I learn more from the athletes I coach/mentor than they do from me. I have a group of female cyclists who’ve started a tradition of taking unique/fun pictures of ourselves on the rides. We pose in front of “Tuscan Villas”, old fashioned (newly constructed) wells, peacocks, in neighborhood playgrounds, and with a sheepherder (and sheep) of all things. They have helped me to see my hometown in this new, funky light. I think that’s my favorite part about every Monday: wondering where and what we’ll find, riding through the neighborhoods of Reno. But, more than that: they help me see myself in a new light, too. In the grand scheme of things, I’m just a girl on a bike. I’m out here to do my best. But, it’s also about having fun, about experiencing the world. Being out in the world, being not only OK, but happy with yourself, your body, your spirit, etc— isn’t that the best we all can ever be?
I think, though, it’s my interactions with young people which stand out. I have watched these high school kids learn to shift, learn to climb— basically, learn the most basic road biking skills. I have been a part of their journey. I know I’ll miss them when they go back home, or continue their journey in their home communities in the military, in a career or a community college.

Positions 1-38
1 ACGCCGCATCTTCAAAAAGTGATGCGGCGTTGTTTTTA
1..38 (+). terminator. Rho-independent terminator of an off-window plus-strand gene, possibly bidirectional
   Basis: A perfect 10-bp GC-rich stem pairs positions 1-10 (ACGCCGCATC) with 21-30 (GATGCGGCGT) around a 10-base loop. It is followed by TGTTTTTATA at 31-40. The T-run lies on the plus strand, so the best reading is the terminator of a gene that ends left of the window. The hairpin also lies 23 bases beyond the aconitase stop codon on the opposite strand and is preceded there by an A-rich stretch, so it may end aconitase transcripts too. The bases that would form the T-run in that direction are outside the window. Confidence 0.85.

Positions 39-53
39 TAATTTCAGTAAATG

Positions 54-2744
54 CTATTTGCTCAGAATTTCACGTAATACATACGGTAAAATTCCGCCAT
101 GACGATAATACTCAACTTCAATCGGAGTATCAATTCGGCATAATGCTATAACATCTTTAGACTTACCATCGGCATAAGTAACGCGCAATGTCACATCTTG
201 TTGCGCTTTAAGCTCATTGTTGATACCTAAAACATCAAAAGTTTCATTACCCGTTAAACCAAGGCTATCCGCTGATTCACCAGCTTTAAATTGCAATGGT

One night, the kids and I did a time trial race up Kingsbury Grade, on the West side of the Carson Valley. Only 10 miles total, you climb over 3,000 feet. The race was the climb: the descent is incredibly beautiful. They all had smiles on their faces as they felt the wind on their faces down Kingsbury in that summer dusk, and I will take that memory with me for the rest of my life.
Tell us a random fact about yourself!
As if this whole interview hasn’t been random enough, lol! Out of the saddle, I raise five chickens (all of whom I truly love), we keep bees and grow a vegetable garden. I run a community-based reading series (www.LiteraryArtsandWine.com) that promotes the literary arts in our area for young, emerging and established writers. I really want to write a book about all of the incredible experiences I’ve seen on the bike. But then again, I also want to ride my bike forever which really cuts in to the time I would need to write something long and serious (or not-so-serious.)
It’s a tough choice, and maybe I won’t have to decide.